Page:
He could be on the bench. He could be at left tackle. He could be at right tackle.
He has no idea.
“I think I’m at running back this week,” Jordan Mailata said.
Yes, he was joking.
But this is life right now for Mailata, who made his first five career starts in the Eagles' last five games before the bye week - four at left tackle, one at right tackle.
With Jason Peters back and Lane Johnson expected back, Mailata’s first run of NFL playing time could be coming to an end.
Then again, the way things have gone around here, he could find himself back on the field anytime.
“I honestly have no idea,” he said. “Just like last week, I’m taking the same approach, just going to do whatever it takes and do whatever the team needs me to do, whether it’s coming off the bench or be that extra tight end on those packages, so we’ll just see what happens. It’s the team first.”
Mailata had his ups and downs, but considering he never played meaningful football on any level before, he held his own.
The Eagles went 3-2 in his five starts, and Mailata graduated from crazy rugby veteran experiment to legit NFL offensive tackle.
“Every time I can get on that field, it’s definitely going to make me a better player and give me that one ounce of experience that I need and [learn] how to weather situations in the game,” he said.
Mailata is in his third season but only 23 years old. At worst, he proved the Eagles can count on him in that Big V role, backing up both tackle spots. At best, he gives the Eagles an intriguing option once 38-year-old Jason Peters presumably moves on for good after this season.
It’s a lot to ask a former rugby player with no experience to play left tackle, but things got even tougher for Mailata last week, when he made his first start at right tackle.
It certainly went better than the last Eagles left tackle that tried to make an emergency start at right tackle, but it was a lot.
On the Eagles’ second offensive snap, DeMarcus Lawrence beat Mailata for a sack, and it looked like it might be a very tough day.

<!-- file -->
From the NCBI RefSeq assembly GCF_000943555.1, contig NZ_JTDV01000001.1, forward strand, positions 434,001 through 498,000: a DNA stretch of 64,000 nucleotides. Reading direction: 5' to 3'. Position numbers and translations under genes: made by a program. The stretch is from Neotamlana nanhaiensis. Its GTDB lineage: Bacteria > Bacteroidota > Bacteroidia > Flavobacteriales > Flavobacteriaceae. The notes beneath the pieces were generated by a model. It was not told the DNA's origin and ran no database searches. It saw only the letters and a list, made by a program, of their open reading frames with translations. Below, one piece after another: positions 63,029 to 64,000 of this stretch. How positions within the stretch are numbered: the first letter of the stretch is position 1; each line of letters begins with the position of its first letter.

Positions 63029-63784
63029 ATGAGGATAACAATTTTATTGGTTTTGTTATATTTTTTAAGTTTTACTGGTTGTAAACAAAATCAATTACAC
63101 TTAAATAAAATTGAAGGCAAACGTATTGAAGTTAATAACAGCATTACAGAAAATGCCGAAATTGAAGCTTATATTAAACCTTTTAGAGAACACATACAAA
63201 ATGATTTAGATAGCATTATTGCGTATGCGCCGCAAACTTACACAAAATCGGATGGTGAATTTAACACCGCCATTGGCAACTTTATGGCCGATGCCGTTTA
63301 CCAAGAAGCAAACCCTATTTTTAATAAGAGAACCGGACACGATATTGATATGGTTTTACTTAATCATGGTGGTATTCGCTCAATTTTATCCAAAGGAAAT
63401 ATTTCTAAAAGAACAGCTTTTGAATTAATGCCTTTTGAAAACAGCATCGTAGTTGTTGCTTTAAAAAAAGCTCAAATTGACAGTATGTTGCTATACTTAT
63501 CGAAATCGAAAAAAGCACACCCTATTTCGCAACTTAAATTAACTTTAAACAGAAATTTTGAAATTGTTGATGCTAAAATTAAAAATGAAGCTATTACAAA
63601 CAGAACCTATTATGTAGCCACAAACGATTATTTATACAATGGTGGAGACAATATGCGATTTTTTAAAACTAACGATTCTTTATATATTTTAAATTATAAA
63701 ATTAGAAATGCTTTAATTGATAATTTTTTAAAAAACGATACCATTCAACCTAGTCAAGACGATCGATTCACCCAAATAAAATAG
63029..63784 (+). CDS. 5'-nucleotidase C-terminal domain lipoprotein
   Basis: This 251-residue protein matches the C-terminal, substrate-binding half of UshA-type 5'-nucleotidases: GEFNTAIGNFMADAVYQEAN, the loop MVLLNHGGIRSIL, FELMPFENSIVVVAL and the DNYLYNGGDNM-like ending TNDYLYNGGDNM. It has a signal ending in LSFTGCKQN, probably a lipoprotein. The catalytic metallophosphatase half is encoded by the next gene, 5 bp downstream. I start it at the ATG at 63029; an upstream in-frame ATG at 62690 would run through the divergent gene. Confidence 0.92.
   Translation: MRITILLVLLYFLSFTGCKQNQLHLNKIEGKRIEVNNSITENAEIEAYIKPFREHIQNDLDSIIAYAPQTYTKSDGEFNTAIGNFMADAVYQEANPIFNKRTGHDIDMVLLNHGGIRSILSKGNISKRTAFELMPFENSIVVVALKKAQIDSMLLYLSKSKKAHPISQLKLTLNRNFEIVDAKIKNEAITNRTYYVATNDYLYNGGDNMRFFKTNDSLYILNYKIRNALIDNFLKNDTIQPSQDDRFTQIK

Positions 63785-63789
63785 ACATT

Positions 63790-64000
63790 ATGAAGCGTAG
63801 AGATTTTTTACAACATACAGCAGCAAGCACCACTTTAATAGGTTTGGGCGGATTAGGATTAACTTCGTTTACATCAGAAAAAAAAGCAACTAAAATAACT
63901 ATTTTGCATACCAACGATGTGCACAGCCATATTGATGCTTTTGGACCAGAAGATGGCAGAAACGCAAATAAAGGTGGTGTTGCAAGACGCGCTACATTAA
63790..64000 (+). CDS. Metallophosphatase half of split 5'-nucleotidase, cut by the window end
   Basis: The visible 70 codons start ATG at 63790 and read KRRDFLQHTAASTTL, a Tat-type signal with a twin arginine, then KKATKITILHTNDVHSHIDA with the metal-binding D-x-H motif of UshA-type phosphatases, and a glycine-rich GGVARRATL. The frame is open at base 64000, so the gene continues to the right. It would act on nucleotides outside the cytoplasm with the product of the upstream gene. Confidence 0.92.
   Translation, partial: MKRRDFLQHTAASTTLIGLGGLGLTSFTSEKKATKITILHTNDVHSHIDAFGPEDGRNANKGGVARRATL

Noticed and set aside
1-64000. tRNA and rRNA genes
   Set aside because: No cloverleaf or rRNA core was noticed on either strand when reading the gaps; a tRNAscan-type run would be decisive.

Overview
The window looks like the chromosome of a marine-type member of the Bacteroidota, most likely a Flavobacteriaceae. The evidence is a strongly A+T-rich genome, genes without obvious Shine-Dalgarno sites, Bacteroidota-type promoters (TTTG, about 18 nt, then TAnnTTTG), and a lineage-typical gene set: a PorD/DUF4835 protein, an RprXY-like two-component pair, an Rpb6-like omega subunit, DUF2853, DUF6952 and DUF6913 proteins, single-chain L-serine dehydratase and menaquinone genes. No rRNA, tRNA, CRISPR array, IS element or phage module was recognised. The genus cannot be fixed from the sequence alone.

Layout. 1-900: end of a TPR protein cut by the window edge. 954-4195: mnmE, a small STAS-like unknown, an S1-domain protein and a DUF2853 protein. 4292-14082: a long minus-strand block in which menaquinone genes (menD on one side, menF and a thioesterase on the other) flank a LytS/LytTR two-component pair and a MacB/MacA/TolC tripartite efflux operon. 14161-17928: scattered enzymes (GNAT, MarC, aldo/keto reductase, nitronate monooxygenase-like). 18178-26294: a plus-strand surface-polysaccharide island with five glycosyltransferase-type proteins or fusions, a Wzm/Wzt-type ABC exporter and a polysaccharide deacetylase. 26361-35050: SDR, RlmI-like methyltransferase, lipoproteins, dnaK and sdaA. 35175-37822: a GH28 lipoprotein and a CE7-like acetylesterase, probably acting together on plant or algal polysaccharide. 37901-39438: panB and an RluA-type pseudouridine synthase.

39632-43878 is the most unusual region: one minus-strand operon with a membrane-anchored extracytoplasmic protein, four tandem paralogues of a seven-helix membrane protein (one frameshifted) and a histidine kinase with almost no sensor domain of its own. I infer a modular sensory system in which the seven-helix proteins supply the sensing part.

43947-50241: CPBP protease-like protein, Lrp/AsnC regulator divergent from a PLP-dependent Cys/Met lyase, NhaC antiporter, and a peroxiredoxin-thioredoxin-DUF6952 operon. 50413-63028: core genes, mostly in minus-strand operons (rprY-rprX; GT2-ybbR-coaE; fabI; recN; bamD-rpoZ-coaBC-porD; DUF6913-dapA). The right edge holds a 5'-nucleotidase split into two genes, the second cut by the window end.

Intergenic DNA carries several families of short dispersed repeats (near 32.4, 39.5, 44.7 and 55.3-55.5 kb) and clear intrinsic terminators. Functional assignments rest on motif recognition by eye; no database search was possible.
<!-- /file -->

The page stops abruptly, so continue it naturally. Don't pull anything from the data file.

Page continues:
But he learned and he bounced back.
“Just bad technique from my end,” he said. “I didn’t think he was going to play like that on the second play of the game, and that’s what caught me off guard, but that’s a learning mistake that I can better myself with. … Every time I try to think about what they’re going to do, it put me in a bad situation.”
“I think the biggest takeaway for me from switching over is to get comfy faster. How to start off the game playing like I did on the left side, that’s my biggest takeaway from the Dallas game
What did o-line coach Jeff Stoutland say about Mailata's first start at right tackle?
"He said I did a good job, but moreso, he said I did a bad job," Mailata said. "It wasn't perfect and we have a lot to work on."
The Eagles have used seven starting offensive lines in eight games and nine different starters, five of whom never started a game before. In all, 10 offensive linemen have played meaningful snaps.
There’ve been rookies and undrafted players and guys signed off the street.
But none as much of a longshot as Mailata.
The job Stoutland has done getting Mailata prepared and keeping this group together is remarkable. It’s hard to imagine Mailata being where he is without Stout.
“He’s a very short and simple guy,” Mailata said. “He keeps it short and simple and very direct. Very honest, that’s what I love and respect about the man. He’ll never butter you up. He just keeps it short, simple and very direct.”